The same goes for the fleecing of Florida and Arizona tax payers for spring training sites. A storm washed out the final Astros game in Kissimmee on Saturday night, and how fitting that must have been. The building of new spring training sites for team after team by these two states has proven to be a money loser, as facilities stand vacated that were built within the life time of today’s college grads. Fort Myers has two teams in a pair of facilities, a third stands empty, City of Palms which opened in 1993 when Bill Clinton was a new President. What was once known as Tucson Electric Park opened in 1998 and it along with historic Hi Corbett Field do not have a spring tenant, though the latter now is home to the University of Arizona baseball team. The Champion Stadium facility built at Disney opened in 1998 and it likely will be vacated after 2017 by the Braves with all teams from Central Florida having headed south. Space Coast Stadium in Vierra Florida opened in 1994, it will be vacant for spring training by the middle of the coming week.

We treat today’s baseball stadiums as if they are temporary palaces to be built and torn down within 30, 40 years, not as treasures of great engineering and baseball history. This madness must stop and the fans must demand that it be stopped. People joke about the cost of the proposed wall Donald Trump wants to build, 11 billion or more. That won’t and should not happen. But guess what else should not happen, an equally amount of wasted money on new stadiums for teams that are crying poor because they don’t have the newest house to play ball in. If we as a nation spend another 15 billion dollars on new ballparks, we should demand that the leases are much longer, say 70 years in length, 30 years was clearly a mistake. That money should instead go to what really needs to be done, major infrastructure repair. If teams want new stadiums, come up with the money from your private funds, through the huge TV deals you signed with your cable and satellite TV providers. Ask now, before they too are crying poor because their business model has died like an outdated piece of computing technology.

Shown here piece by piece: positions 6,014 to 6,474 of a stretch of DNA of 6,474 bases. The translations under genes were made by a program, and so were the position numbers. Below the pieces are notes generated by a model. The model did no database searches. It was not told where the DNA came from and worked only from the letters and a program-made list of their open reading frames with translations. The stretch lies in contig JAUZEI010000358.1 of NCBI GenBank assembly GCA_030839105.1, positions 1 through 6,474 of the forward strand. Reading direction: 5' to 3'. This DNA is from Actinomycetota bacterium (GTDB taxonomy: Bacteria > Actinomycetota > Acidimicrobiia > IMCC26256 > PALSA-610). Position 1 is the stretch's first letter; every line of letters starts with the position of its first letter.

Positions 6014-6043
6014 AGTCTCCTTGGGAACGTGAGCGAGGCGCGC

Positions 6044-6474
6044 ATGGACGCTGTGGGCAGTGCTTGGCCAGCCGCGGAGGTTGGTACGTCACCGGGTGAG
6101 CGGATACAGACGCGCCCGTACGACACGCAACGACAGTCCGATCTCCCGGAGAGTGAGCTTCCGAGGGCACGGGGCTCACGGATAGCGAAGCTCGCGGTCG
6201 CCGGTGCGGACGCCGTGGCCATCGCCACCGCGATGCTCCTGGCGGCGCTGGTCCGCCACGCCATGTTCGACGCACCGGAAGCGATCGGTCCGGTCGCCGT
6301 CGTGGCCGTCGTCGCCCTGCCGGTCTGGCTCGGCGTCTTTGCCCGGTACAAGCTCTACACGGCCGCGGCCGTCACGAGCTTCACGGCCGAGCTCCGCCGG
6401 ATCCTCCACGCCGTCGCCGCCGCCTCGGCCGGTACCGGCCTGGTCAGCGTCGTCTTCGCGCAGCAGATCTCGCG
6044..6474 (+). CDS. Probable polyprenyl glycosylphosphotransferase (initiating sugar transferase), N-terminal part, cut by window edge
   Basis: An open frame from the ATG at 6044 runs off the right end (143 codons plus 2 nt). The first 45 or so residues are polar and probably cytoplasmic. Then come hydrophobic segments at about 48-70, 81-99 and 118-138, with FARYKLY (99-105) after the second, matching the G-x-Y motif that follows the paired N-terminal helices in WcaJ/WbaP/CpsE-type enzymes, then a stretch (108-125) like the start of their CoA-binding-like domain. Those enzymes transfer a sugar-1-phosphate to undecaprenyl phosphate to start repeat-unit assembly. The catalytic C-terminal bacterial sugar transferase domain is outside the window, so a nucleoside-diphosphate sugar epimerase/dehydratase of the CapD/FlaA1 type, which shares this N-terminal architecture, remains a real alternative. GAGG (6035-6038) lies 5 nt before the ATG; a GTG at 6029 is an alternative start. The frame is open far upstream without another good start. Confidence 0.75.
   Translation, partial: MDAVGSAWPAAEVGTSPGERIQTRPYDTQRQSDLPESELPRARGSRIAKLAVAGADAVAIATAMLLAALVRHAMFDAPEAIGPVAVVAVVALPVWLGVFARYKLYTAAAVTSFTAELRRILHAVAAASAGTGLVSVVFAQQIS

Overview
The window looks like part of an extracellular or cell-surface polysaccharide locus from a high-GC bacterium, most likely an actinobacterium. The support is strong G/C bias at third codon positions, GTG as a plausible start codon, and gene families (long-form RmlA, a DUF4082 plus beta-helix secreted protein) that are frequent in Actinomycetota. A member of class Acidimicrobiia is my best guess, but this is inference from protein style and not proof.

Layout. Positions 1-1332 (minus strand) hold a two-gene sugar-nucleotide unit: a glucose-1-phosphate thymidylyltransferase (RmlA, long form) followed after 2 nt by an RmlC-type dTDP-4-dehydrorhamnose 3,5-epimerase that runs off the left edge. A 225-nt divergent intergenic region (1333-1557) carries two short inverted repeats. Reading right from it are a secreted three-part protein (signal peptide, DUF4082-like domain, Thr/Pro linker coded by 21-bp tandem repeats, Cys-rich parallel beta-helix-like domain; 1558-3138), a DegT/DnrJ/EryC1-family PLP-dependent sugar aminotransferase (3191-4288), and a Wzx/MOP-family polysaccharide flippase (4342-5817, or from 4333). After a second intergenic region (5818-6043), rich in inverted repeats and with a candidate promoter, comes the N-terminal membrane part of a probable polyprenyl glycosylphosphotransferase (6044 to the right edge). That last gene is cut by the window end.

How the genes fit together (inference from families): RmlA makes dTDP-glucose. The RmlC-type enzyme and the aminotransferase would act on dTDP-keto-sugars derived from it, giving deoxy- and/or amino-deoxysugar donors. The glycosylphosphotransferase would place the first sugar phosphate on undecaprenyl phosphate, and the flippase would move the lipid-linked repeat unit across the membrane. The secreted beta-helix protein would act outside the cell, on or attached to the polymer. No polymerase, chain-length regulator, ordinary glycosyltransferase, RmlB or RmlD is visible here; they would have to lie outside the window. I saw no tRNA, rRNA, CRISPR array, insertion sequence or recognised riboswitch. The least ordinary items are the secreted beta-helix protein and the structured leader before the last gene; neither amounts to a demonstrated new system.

IN closing, nice move Arizona. You get fans excited about your team by signing a major free agent and making big trades, then say that if you don’t get what you want, you will leave. Good luck finding a better place to play than the ballpark you currently call home.